There is a limit to Tiger Woods’ ability to work miracles. Somewhere. It has to be, doesn’t it?
Woods will not win the PGA Championship. He may never win another tournament. But he stays in the fight long after so many others have quit.
Fifteen months after a devastating car accident that almost took his leg, six weeks after his return to competitive golf in Augusta, a day after a round at the PGA Championship that started hot but faltered late, Woods fought his way through one the tougher rounds of his career to spare the one-hit cut.
Hitting the cut line with seven difficult-to-play holes, a visibly distressed Woods carved the final stretch of Southern Hills, playing the final stretch at -2 to give himself breathing room – and some extra rest – before heading into the weekend went.
“I’ve won tournaments — not major championships, but I’ve won tournaments with the cut number,” Woods said. “There’s a reason you fight hard and can give yourself a chance at the weekend. You just never know when you might get hot.”
Throughout Woods’ career, through swing changes and caddy changes, trophies and scandals, his tenacity has remained consistent. He just doesn’t give up in the face of injury, struggling with ailments and ailments that would have ended other players’ tournaments – or careers. From the 2008 US Open, which he won with a broken leg, to the 2019 Masters, which he won after undergoing multiple knee and back surgeries, to this week, Woods has always displayed a monomaniacal determination to pursue his career on his own terms.
“I won’t be playing a lot of tournaments going forward,” Woods said. “These are going to be the biggest tournaments. I want to be able to play the big championships. I’ve always loved playing there.”
Playing alongside Rory McIlroy, who saw his lead slip away on Thursday, and Jordan Spieth, who was struggling to find any form, Woods fought his own private battles late Friday afternoon. He played with no margin for error and grimaced all afternoon, especially late in the round as he approached the toughest holes on the course.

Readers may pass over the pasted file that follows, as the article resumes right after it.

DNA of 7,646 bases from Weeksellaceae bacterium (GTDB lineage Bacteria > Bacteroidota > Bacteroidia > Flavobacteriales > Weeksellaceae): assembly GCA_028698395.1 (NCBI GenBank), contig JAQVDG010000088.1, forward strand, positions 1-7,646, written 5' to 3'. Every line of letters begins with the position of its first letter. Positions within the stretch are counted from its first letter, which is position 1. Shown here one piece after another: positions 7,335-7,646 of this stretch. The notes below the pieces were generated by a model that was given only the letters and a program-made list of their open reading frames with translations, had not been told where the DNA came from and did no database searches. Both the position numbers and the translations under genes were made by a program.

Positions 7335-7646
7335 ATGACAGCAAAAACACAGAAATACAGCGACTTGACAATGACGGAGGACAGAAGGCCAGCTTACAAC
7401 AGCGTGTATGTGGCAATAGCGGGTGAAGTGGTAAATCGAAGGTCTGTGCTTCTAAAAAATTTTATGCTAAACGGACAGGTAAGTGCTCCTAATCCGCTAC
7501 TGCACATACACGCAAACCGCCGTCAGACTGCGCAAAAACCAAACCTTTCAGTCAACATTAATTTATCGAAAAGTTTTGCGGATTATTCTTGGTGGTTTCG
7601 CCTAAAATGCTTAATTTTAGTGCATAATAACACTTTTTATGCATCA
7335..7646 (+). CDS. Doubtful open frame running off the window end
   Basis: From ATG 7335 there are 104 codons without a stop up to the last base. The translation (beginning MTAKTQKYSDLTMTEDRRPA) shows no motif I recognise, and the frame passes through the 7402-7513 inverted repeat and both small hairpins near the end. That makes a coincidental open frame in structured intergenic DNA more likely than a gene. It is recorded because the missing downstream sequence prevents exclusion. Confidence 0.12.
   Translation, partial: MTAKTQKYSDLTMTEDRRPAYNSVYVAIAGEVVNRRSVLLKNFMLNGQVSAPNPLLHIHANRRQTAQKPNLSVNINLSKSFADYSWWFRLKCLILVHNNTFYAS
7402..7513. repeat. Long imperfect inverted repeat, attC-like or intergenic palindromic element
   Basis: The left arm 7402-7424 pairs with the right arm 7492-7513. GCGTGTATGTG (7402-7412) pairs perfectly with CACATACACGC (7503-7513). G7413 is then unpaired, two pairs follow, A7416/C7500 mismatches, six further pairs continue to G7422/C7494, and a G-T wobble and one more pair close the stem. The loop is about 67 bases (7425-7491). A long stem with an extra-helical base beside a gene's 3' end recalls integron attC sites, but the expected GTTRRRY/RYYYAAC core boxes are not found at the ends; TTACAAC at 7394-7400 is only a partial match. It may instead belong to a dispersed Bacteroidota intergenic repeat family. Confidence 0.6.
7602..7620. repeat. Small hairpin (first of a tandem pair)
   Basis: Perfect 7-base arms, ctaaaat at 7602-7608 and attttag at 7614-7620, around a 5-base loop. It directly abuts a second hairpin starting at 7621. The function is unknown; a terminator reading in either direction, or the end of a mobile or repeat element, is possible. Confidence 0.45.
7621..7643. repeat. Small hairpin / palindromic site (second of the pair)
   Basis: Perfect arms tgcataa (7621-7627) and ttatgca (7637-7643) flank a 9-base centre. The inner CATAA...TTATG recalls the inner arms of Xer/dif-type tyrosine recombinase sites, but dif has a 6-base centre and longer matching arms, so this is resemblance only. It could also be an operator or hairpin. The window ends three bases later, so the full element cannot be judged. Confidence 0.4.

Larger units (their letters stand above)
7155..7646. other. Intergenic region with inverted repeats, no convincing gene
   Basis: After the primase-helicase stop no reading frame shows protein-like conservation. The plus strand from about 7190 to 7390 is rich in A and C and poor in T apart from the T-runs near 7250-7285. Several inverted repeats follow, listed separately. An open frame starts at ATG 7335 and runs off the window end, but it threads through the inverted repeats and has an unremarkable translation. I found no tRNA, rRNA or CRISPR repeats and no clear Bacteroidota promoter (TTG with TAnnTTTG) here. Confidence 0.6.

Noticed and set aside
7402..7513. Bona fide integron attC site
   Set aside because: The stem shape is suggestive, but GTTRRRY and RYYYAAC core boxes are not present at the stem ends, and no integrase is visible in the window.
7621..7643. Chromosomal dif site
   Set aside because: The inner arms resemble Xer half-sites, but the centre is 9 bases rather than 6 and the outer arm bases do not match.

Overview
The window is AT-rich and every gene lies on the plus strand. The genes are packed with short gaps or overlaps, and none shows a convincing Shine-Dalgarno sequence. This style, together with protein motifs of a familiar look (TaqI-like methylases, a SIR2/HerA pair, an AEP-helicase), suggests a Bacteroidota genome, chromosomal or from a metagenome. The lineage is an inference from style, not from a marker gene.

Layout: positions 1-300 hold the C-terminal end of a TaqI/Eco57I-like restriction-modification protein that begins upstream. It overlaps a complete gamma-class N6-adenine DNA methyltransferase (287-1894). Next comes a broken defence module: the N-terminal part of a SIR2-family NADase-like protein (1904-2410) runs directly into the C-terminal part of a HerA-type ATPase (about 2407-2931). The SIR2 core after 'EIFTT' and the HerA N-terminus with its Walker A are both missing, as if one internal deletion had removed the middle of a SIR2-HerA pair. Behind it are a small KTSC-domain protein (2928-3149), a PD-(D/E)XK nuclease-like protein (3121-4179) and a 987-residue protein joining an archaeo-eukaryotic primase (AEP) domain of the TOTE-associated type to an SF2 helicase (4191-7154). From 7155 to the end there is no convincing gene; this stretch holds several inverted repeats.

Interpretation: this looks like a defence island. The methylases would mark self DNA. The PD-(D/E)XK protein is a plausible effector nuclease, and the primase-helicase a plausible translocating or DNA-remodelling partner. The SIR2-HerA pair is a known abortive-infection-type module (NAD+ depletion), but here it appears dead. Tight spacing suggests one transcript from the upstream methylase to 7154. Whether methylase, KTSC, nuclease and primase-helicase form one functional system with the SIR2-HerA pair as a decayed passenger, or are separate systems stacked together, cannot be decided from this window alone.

The turning point for Woods came after the 11th, where he doubled the short par 3 to drop to +5, one above the cut line with just seven holes left. But the next three holes were a masterclass in strategic, nervous golf — Woods rolled in two over 14-foot putts to save pars on 12s and 14s, and capitalized on the final par 5 on the course, the 13th to gain a punch and come back to the high side of the cut line.
Woods overcooked his approach on the 15th, landing in one of Southern Hills’ treacherous, gritty bunkers. But again, Woods found a touch that so many other players have been missing in the bunkers, flicking the approach to within a yard of the hole. A hole later, he revealed his best iron shot of the week, dropping his approach to within four feet of the cup for a birdie attempt. He deflated with authority and gave himself a one-shot pillow that went in the last two holes.
On the 17th, Woods wobbled again on the approach, flew over the green and landed on the edge. But once again, Woods threw himself out of real trouble and rolled over in a knee knock on a par putt, then clenched his jaw in pain as he left the green.
That left him with just one hole left and he made the 18th – one of the toughest on the entire course – look routine with an easy drive approach two putt. He left the track tired but satisfied. The mountains he conquers may not be as high today, but he still drives forward, step by step.
“Coming back here, to a place where I was successful, to play against the best players in the world, that’s what we all want to be able to do,” said Woods, who won the 2007 PGA Championship at Southern Hills. “Fortunately, I can somehow. I had great PT staff putting Humpty-Dumpty back together.”
“He’s the ultimate pro,” McIlroy said. “If that had been me, I would have thought about retiring and just going home, but Tiger is different and he’s proven he’s different… It was just a monumental effort.”
Jay Busbee is a writer for Yahoo Sports. Follow him on Twitter @jaybusbee or contact him at [email protected].